by Michael M.
Let’s peruse a handful recent news articles, and let’s see if we can identify a common thread running through them…
Michael Thompson told his neighbor that he killed two homeless people because one of them was a sex offender, according to court documents. Prosecutors charged Thompson with two counts of murder in the Dec. 26, 2017 shooting deaths of Rhonda Ballow, 27, and Alfred Wilhelm, 53. Thompson allegedly told a neighbor that he killed the man because he was a sex offender and killed the woman because she refused to leave the scene. The Nevada sex offender registry shows that Alfred Wilhelm was convicted of first-degree rape in Hawaii in April 1984. Police said it appeared the shooter fired six to eight continuous shots while walking toward the pair.
Jorge Porto-Sierra, 50, confessed to Osceola County investigators that he attempted to kill multiple people on March 7 at a motel in Kissimmee, WESH reported. The man allegedly told police that he went to the Friendly Village Inn & Motel to “barbecue all the child molesters… and kill them.” The news station reported that two of the four victims were convicted sex offenders. Porto-Sierra made several threats, including, “I’m going to kill you, child molester,” before allegedly splashing gasoline on their motel room door. Witnesses said Porto-Sierra also hit a couple’s car and poured gasoline on it and broke a hotel window to pour gas inside the room.
Russell Speigle, 50, was arrested in Cottage Grove, a town outside Madison, WI. Mr. Speigle lives down the block from the torched home, a residence that was to house Harold Nyberg, 40, who was convicted in 1994 of sexually assaulting a child. The house was destroyed in the fire. Speigle claimed it was an attempt to keep the sex offender from moving into his neighborhood.
As we’ve reported elsewhere in RegistryReports.org, TX
In Anchorage, Alaska, 41-year old Jason Vukovich attacked three Registered Sex Offenders in June 2016, saying to one of the victims that he was an “avenging angel” for abused children. The court Prosecutor, Patrick McKay, argued in court that there was no excuse for Vukovich to target and attack the three strangers, beating one man so badly with a hammer that he fractured his skull and knocked him unconscious.
Superior Court Judge Erin Marston handed down his sentence to Vukovich: 25 years in prison, five years fewer than the maximum. He also sentenced Vukovich to five years’ probation. The men Vukovich singled out and attacked were complying with the law, Judge Marston said. They had gone through the court system, received their sentences and put their names on Alaska’s public sex offender registry, where Vukovich found their addresses. “It was not the purpose of the registry to allow people to do their own brand of justice,” Marston told Vukovich. “The purpose of the registry was to keep the community safe.”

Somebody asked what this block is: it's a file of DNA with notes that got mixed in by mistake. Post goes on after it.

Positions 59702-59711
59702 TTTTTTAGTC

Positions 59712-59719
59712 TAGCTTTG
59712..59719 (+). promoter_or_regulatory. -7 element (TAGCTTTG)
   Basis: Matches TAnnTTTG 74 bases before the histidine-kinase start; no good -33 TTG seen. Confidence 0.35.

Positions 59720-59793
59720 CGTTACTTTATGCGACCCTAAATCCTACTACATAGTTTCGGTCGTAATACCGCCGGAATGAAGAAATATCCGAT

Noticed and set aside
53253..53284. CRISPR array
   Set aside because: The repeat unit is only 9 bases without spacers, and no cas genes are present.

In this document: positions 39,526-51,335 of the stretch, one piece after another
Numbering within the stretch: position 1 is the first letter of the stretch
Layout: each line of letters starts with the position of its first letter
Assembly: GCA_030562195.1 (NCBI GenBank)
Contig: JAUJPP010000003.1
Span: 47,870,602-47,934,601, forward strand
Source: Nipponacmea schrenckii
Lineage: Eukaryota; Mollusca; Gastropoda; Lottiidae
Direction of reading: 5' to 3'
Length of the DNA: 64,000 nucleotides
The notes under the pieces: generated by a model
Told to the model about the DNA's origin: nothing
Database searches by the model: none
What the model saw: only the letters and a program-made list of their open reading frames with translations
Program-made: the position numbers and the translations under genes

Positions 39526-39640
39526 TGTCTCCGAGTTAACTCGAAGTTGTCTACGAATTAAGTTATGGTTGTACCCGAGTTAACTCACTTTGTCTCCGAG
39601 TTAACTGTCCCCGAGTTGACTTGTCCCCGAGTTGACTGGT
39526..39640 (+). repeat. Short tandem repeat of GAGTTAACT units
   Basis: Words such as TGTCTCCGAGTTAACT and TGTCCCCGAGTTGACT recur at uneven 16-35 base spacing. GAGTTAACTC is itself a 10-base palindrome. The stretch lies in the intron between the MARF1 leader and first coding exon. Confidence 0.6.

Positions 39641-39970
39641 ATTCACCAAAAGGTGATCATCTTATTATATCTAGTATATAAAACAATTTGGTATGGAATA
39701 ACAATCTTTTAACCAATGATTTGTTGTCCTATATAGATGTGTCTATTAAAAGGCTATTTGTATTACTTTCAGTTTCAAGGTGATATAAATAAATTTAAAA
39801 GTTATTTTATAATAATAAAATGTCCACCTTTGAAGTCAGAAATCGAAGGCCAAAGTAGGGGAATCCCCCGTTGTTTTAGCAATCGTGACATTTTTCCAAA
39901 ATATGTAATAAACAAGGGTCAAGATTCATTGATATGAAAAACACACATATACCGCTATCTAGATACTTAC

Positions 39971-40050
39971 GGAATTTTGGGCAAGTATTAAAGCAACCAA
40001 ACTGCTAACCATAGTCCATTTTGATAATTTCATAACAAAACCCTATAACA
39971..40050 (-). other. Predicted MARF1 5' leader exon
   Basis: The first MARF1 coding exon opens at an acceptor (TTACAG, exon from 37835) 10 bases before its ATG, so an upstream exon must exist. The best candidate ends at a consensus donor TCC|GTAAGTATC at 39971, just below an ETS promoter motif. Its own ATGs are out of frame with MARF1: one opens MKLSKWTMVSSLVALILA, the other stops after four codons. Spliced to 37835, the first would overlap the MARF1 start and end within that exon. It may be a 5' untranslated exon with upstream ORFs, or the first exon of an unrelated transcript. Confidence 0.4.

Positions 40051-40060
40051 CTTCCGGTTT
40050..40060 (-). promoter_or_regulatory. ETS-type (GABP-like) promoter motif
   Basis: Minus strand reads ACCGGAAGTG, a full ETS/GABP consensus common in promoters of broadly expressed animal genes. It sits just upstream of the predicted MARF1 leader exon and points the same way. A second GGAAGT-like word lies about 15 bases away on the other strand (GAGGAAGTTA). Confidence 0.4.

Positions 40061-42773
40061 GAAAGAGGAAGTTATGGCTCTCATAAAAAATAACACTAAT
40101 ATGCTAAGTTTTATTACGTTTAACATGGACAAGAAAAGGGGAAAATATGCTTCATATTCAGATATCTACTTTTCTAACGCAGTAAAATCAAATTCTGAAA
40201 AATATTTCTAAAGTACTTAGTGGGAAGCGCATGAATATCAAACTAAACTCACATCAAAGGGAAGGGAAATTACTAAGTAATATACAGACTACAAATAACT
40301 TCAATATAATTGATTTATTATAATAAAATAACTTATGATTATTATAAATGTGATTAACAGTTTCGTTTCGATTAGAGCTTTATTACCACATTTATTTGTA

The murder of 32-year old Roderick White may have been connected to comments found on his Facebook page alleging that he was a child molester, according to Kern County sheriff’s Detective Daniel Perez. In the years he’s worked in law enforcement, the detective wrote, he is aware that convicted or accused sex offenders are sometimes assaulted or killed because of their criminal history. Perez found a Facebook page that had pictures of White, and comments alleging that White was a child molester and listing possible addresses for him.”Social media platforms like Facebook have messaging applications which suspects will use to discuss, plan and execute crimes like assaults and murders,” Perez wrote. White had been stabbed more than 50 times on his face, chest and hands, among other areas. It’s unclear whether White was ever convicted of sex crimes. No one with his name and age turned up in a search of both state and national websites listing sex offenders, and he has no criminal cases listed against him in Kern County. Apparently, all it takes is the rumor that you’re on the sex offender registry to get you killed.
The Bottom Line
Just in case you haven’t figured out the common thread weaving its way through each of these stories, I’ll spell it out for you. SO Registrants in each of these instances have been shot, stabbed, electrocuted, set on fire, robbed, and beaten because they did the right thing and complied with the law requiring them to register and divulge what should have been privileged private information available to law enforcement only, rather than to vigilantes and murderers. Innocent bystanders suffered collateral damage as well, but let’s not use that euphemism. Non-registrants were often murdered for simply befriending an offender, or for being in the wrong place at the wrong time, or because of unsubstantiated rumors and social media postings.
Remember when the sex offender registry was supposed to make our communities safer? How much longer will this have to go on before something is done about it?